Wednesday, December 1, 2010
It's not often that something a large corporation does gets me excited, at least not in a good way. But in the last three days I've had two experiences that make me think that there's hope for us to save the world, after all.
I had previously read an article in The Chronicle about how some universities were finding it challenging to implement certain green practices -- chiefly, trying to reduce the number of plastic water bottles thrown away on campuses everyday. Some schools were installing water bottle refilling stations, and decreasing the places where bottled water could be purchased on campus. One institution went so far as to distribute portable, reusable water bottles to all of their plant operations and facilities staff (eliminating the need for the $20k spent annually on bottled water for those employees alone!) Far out!!! I had little hope of seeing such stations on KSU's campus, however, because despite participating in a nationwide study of sustainability in higher education, KSU is a benchmark institution. (Read: KSU is signed up to participate, but doesn't actually have to take any initiatives, so that those schools who do can have their progress measured against our stagnancy.)
Being aware of this, I was so thrilled when I came across the following in the Social Sciences building earlier this week, that I had to snap a picture as proof that it was real!
One particularly nifty feature of this filling station is that it
has a counter to track the number of bottles it is keeping
from being thrown away. Clearly, it had only been recently installed, as the number was only at 9 when I took this picture. However, passing by a mere 1.5 hours later, that number was already up to 16. It had nearly doubled! Now, this is the only filling station I've seen on campus so far, but I really hope it's the beginning of a trend. I personally tend to refill my own water bottle about twice a day, on average. Just imagine, on a campus with nearly 25,000 students, faculty and staff, if only half of those people used this once a day instead of purchasing a bottle of water, how many hundreds of thousands of bottles we can eliminate from landfills, and even from the need for expensive and energy-draining recycling!!! (Ok, maybe I'm getting a little too excited about this, but is anybody with me??)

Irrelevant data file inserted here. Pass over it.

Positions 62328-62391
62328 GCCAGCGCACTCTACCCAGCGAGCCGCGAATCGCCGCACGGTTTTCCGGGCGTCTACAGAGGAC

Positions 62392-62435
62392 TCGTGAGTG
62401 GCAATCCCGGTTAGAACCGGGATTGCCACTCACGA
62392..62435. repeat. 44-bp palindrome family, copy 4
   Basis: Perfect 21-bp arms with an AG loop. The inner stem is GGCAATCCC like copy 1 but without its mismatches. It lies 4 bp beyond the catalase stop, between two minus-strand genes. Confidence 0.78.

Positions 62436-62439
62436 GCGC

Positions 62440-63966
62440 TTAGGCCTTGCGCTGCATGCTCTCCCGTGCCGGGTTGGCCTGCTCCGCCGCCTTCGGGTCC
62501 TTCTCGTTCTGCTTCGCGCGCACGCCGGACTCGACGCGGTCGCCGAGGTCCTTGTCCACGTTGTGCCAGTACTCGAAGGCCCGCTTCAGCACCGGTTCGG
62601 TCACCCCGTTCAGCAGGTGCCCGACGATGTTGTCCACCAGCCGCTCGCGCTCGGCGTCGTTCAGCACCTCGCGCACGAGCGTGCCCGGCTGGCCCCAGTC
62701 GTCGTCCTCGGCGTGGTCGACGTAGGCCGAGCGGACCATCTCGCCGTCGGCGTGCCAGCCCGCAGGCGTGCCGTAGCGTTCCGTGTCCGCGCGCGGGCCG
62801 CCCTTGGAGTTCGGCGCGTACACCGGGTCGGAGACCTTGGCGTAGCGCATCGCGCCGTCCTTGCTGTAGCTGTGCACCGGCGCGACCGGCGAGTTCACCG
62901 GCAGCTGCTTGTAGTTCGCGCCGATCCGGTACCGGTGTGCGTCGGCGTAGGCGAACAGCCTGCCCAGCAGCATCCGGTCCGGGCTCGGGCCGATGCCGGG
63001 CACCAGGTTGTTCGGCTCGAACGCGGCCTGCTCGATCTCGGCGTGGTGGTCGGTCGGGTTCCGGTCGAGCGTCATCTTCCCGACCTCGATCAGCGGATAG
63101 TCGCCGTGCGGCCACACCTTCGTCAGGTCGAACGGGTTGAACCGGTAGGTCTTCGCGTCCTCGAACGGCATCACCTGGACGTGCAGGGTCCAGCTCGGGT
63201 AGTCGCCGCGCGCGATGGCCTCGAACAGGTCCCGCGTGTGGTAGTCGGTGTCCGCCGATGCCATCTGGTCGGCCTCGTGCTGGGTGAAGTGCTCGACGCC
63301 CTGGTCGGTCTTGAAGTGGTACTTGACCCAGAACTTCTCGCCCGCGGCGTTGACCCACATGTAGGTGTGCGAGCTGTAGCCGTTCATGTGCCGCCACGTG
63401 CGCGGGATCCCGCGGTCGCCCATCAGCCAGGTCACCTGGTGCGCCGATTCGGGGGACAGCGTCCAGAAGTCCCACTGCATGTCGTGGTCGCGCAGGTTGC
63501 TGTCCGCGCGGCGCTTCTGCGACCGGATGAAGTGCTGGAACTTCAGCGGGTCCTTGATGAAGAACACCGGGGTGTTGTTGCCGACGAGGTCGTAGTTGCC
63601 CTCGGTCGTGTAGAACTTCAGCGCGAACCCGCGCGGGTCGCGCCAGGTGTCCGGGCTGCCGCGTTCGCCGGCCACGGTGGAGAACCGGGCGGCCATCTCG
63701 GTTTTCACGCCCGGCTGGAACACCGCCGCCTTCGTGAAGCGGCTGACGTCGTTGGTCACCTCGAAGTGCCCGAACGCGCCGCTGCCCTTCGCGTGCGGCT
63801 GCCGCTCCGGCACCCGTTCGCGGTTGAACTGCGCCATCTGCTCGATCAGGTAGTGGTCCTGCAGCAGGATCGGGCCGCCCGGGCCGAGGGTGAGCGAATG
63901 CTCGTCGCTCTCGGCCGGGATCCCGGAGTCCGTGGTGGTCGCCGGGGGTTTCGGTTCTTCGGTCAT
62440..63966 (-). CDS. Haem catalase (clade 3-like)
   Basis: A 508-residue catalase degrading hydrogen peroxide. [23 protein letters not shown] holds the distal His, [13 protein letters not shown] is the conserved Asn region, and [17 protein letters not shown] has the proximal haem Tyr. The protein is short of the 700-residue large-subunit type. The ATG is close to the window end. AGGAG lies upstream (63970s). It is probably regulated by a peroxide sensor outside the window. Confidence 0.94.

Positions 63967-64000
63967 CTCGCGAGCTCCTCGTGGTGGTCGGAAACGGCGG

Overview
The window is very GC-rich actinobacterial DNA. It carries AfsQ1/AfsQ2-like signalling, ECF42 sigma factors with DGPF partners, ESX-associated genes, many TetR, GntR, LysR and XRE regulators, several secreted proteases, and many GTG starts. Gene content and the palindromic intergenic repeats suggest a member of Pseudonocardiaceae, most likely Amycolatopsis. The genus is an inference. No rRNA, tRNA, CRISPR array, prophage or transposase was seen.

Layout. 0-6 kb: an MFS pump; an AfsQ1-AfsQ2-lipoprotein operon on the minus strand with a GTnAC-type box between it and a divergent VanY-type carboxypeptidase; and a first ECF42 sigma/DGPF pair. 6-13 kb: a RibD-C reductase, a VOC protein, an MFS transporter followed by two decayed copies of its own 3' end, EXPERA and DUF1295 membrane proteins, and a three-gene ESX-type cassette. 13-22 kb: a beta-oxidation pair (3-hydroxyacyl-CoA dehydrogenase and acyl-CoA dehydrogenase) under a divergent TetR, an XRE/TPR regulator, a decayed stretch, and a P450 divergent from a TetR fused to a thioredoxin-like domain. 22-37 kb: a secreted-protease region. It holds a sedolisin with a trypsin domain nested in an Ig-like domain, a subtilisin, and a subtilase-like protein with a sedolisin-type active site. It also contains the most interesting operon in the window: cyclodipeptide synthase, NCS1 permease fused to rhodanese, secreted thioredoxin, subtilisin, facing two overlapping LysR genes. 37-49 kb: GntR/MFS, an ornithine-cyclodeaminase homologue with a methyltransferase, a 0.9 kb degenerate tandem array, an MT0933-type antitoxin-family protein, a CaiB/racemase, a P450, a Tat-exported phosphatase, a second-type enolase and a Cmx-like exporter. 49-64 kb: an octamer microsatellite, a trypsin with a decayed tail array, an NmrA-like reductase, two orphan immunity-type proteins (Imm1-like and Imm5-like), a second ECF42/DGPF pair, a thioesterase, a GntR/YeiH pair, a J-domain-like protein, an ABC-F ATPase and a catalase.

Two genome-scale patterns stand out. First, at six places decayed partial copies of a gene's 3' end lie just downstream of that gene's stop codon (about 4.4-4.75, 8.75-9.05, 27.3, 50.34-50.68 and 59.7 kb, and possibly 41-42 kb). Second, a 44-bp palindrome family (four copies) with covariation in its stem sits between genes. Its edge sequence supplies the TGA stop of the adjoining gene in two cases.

An interesting fact about that Chronicle article, though. Some of the schools who were trying to initiate measures such as these were coming up against some harsh obstacles -- in the name of corporations such as Coca-Cola who have very lucrative vending machine contracts with such institutions, and who do not want to see their profits diminish for the sake of a measly little thing like the environment. (*Ahem* Coca-Cola Crimes, part II, anyone?)
The second thing that happened this week that made me think there's hope for America is that I had the opportunity to participate in a survey for a large company (though I can't say who) that runs a major U.S. attraction and is trying to prioritize their environmental initiatives based on the feedback from their audience. Given the questions these guys were asking, they're not just talking about greenwashing, either. They're looking at some truly significant ways to make their operation more energy efficient, environmentally friendly and responsible, and to support sustainable sources and practices at every level of their operations. Some of the things they were inquiring about are really exciting. I only hope that other survey participants share my enthusiasm for what they are trying to do, and will express their support of these efforts. It just goes to show that companies will listen, if we the consumers will just speak up!